Oliver's conclusion: 'The Museum of the Acropolis in Athens gets modern visitors as close to a unified masterpiece as is now possible. The sculptures surely should be housed there.'
You can read Oliver's full article on line
What is sad is some of the comments, but hey we applaud Oliver's support wholeheartedly and all those Times readers that can 'see' the logic in reuniting a peerless work of art that remains unnecessarily fragmented between two great museum, in two great cities.
'Ochi Day' 28 October was celebrated at the Acropolis Museum with free admission plus lots more
Monday October 28, 2013
The Acropolis Museum today, 28 October celebrated ‘Ochi Day’ with free admission and special events
October 28 is a Greek national holiday which commemorates the rejection by Prime Minister Ioannis Metaxas of the ultimatum made by Italian dictator Benito Mussolini on October 28, 1940.
Today to commemorate this annual national holiday, the Acropolis Museum was open free of charge from 8 a.m. to 8 p.m. The museum also presented a talk for adults entitled “The Other Gods of the Acropolis” and an interactive workshop for children, entitled “Myths in Images.”
Although Athena was the patron goddess of their city, the Athenians also worshipped a host of other deities, among them Zeus, Asclepius, Dionysus and Aphrodite. “The Other Gods of the Acropolis” addresses the cult practices and monuments associated with these other gods.
“Myths in Images” gave children the opportunity to create their own artistic impressions of ancient Greek myths. Participants drew and painted the mythological heroes of Greek antiquity.
THIRD INTERNATIONAL CONFERENCE OF EXPERTS ONTHE RETURN OF CULTURAL PROPERTY OLYMPIA 23-27 OCTOBER 2013THE CASE FOR THE REUNIFICATION OF THE PARTHENON MARBLES
For more information on this event please also visit the Hellenic Ministry of Culture and Sport.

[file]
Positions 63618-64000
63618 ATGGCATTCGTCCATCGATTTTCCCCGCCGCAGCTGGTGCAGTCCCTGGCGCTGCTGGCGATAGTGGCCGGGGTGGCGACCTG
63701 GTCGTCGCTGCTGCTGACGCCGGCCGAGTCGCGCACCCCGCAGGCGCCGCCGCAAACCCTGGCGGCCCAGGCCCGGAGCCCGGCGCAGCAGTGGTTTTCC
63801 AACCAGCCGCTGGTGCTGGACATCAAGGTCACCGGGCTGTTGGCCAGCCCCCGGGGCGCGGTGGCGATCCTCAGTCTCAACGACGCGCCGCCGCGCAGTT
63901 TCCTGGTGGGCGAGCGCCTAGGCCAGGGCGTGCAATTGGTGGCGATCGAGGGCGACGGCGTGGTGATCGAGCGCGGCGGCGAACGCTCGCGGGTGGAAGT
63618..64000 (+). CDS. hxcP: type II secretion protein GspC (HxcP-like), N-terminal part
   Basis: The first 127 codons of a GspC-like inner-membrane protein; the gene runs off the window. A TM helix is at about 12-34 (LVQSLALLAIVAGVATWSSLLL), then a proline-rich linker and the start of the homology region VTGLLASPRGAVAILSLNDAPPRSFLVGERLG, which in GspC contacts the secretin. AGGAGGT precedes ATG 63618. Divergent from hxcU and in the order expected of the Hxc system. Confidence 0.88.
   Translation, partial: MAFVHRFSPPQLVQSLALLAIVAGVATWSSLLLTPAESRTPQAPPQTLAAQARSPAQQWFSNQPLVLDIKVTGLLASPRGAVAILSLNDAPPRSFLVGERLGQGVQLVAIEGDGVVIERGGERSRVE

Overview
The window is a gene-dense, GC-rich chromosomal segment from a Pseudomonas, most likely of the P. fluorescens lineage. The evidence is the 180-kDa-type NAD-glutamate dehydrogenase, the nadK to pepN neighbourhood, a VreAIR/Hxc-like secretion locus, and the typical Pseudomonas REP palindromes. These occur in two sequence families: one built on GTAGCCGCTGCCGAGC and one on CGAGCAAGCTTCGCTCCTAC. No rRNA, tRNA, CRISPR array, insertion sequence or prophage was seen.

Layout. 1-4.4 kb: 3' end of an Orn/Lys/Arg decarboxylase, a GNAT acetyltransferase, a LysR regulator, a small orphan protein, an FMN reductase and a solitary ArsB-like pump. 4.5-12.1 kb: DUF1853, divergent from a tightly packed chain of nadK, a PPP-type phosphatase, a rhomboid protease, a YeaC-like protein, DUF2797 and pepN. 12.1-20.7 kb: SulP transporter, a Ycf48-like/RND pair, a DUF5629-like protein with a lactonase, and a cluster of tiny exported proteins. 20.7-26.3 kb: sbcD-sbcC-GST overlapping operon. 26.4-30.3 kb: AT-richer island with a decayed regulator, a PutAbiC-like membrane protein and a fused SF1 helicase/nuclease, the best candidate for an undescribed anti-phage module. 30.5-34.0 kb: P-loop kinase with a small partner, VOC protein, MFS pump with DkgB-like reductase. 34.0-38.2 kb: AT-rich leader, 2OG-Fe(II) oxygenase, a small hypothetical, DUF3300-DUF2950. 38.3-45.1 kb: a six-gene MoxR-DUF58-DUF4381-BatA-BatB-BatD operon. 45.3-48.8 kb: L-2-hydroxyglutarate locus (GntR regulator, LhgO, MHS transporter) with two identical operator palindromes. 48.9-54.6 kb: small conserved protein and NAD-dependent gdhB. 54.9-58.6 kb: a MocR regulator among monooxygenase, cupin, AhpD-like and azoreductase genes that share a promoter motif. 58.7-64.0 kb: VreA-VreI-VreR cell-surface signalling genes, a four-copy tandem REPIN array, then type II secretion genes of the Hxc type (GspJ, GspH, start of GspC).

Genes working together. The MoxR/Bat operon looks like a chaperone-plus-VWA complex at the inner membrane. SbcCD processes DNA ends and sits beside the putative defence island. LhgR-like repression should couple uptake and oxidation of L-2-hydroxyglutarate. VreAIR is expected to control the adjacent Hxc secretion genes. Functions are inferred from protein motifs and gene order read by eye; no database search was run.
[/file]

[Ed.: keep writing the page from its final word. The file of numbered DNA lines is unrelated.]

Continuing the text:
23 October 2013 , Athens, Greece
Eddie O’ Hara, Chairman of the British Committee for the Reunification of the Parthenon Marbles
THIRD INTERNATIONAL CONFERENCE OF EXPERTS ON
THE RETURN OF CULTURAL PROPERTY
OLYMPIA 23-27 OCTOBER 2013
THE CASE FOR THE REUNIFICATION OF THE PARTHENON MARBLES
I am fortunate today to have available to me the best possible of visual aids to support the case which I shall put before you. We are sitting in a museum, past winner of the Museum of the Year Award, the principal display of which is the very subject which I shall be presenting. We also sit within sight of that subject, the Parthenon, whose surviving sculptural components – not adornments – components, are at issue.
THE PARTHENON MARBLES, known also as The Parthenon Sculptures, formerly but I am pleased to say no longer The Elgin Marbles, are the subject of one of the oldest and most passionate disputes over the return of cultural property.
THE BRITISH COMMITTEE FOR THE REUNIFICATION OF THE PARTHENON MARBLES has been campaigning for thirty years in support of the reunification of these marbles. I pay tribute to Eleni Cubitt and her late husband James for their inspiration and initiative in establishing the committee, and the many distinguished academics, many now deceased, who have served the committee over that time. Over the years similar groups have been established in other countries. Now there are nearly 17 organisations on four continents, most of them affiliated to the International Association for the Reunification of the Parthenon Sculptures.
I must first present the background to the dispute. This will be simply factual and descriptive – and brief. It will not include analysis of the artistic merits of the Parthenon and its sculptures. It will necessarily skate over some scholarly details. I apologise for this to those with much knowledge of the subject if this is superficial. My purpose is to spend as much of my time as possible on the dispute over reunification of the Parthenon Marbles.